marydell: My hand holding a medusa head sculpture (by me) that's missing its snakes (Default)
Via Rachel Swirsky, I've just learned about this Fat People Art tumblr and the associated Fat People Art Week which ends Feb 12, but the tumblr shall go on, apparently.

I probably can't draw anything by the 12th but maybe some of you can! And I'm going to try, because Mike and his brother are taking Charlie out for a while on Saturday so I can have the house to myself, so maybe I will manage to draw something.

Anyway this is a really nice collection of drawings, it made me smile and smile.
marydell: My hand holding a medusa head sculpture (by me) that's missing its snakes (Default)

(Cross-pollinating from Facebook...)

The Rules:  Don't take too long to think about it.  Fifteen Artists who've influenced you and that will ALWAYS STICK WITH YOU.  List the first fifteen you can recall in no more than fifteen minutes. 

1. Julia Margaret Cameron, 19th century photographer.  Particularly known for portraits of women including Julia Duckworth, mother of Virgina Woolf, and Alice Lidell (of Wonderland fame) as Pomona. Also did one of Tennyson as King Arthur.

2. David Mack. Contemporary comics guy; many cool Daredevil covers.

3. Neal Adams. drew Batman & Green Arrow in the 70s, which are the comics that stick with me the most.

4. Sandro Botticelli

5. Gustav Klimt

6. Francois Schuiten, Belgian comics artist who did/is doing the "Cities of the Fantastic" books.

7. Maurice Sendak

8. N. C. Wyeth, book illustrator who was the father of Andrew Wyeth

9. Henry J. Ford, illustrator of many of the Andrew Lang fairy tale books

10. J. C.  Leyendecker, advertising artist of the 1920s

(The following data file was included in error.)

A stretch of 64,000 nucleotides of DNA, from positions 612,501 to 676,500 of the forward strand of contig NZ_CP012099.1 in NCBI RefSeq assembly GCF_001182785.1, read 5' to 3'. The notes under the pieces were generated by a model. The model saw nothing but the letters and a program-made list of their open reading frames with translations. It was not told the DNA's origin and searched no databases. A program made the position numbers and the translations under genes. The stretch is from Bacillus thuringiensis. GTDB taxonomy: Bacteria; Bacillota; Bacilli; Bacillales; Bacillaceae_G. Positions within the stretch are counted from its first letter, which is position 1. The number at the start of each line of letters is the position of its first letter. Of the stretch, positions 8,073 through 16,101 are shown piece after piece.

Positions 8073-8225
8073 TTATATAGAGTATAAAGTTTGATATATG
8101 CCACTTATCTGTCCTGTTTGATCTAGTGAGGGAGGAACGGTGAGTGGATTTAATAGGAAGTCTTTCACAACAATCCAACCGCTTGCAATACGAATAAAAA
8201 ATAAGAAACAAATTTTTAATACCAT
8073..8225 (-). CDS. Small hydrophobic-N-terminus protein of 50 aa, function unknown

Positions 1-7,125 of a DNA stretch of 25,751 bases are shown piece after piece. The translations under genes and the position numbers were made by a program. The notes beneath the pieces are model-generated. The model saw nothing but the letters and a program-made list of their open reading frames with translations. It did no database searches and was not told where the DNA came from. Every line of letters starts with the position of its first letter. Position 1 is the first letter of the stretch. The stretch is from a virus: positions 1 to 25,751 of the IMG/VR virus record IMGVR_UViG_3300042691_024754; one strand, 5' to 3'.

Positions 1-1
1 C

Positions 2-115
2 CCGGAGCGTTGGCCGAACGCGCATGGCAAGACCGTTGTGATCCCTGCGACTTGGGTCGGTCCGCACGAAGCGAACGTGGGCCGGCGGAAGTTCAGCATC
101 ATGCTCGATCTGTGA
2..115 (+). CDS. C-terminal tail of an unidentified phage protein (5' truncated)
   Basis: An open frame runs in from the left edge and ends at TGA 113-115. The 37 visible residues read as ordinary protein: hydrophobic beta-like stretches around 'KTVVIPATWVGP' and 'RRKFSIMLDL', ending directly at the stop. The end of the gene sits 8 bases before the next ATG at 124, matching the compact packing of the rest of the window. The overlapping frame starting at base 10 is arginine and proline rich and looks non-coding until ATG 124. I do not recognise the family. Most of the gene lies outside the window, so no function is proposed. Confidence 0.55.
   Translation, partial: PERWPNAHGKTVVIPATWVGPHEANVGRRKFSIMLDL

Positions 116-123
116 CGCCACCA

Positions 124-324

11. Rebecca Guay, contemporary illustrator--has done some comics and Magic:TG cards

12. Gail Potocki, contemporary symbolist painter

13. Edmund Dulac, 19th c illustrator, particularly of fairy tales

14. Frank R. Paul, early 20th c Science Fiction illustrator

15. Margaret Brundage, who did covers for Weird Tales in the 30s

marydell: My hand holding a medusa head sculpture (by me) that's missing its snakes (Default)
A couple of months ago a friend came to town, and we decided to skip the usual thing of going to a big showy museum in favor of finding something small and unusual.  We ended up spending a morning at The Oriental Institute Museum at the University of Chicago. 


It isn't a big museum,  but it's full of amazing stuff from the ancient Near East, including a few real jaw-droppers.  Pretty much every new gallery had me saying "you are KIDDING me. Seriously?" upon seeing what was on display there. You can walk right up to everything, you can take pictures of everything, and IIRC admission was "pay what you want, $5 suggested."  And although other people would wander through from time to time, mostly we were by ourselves in the galleries.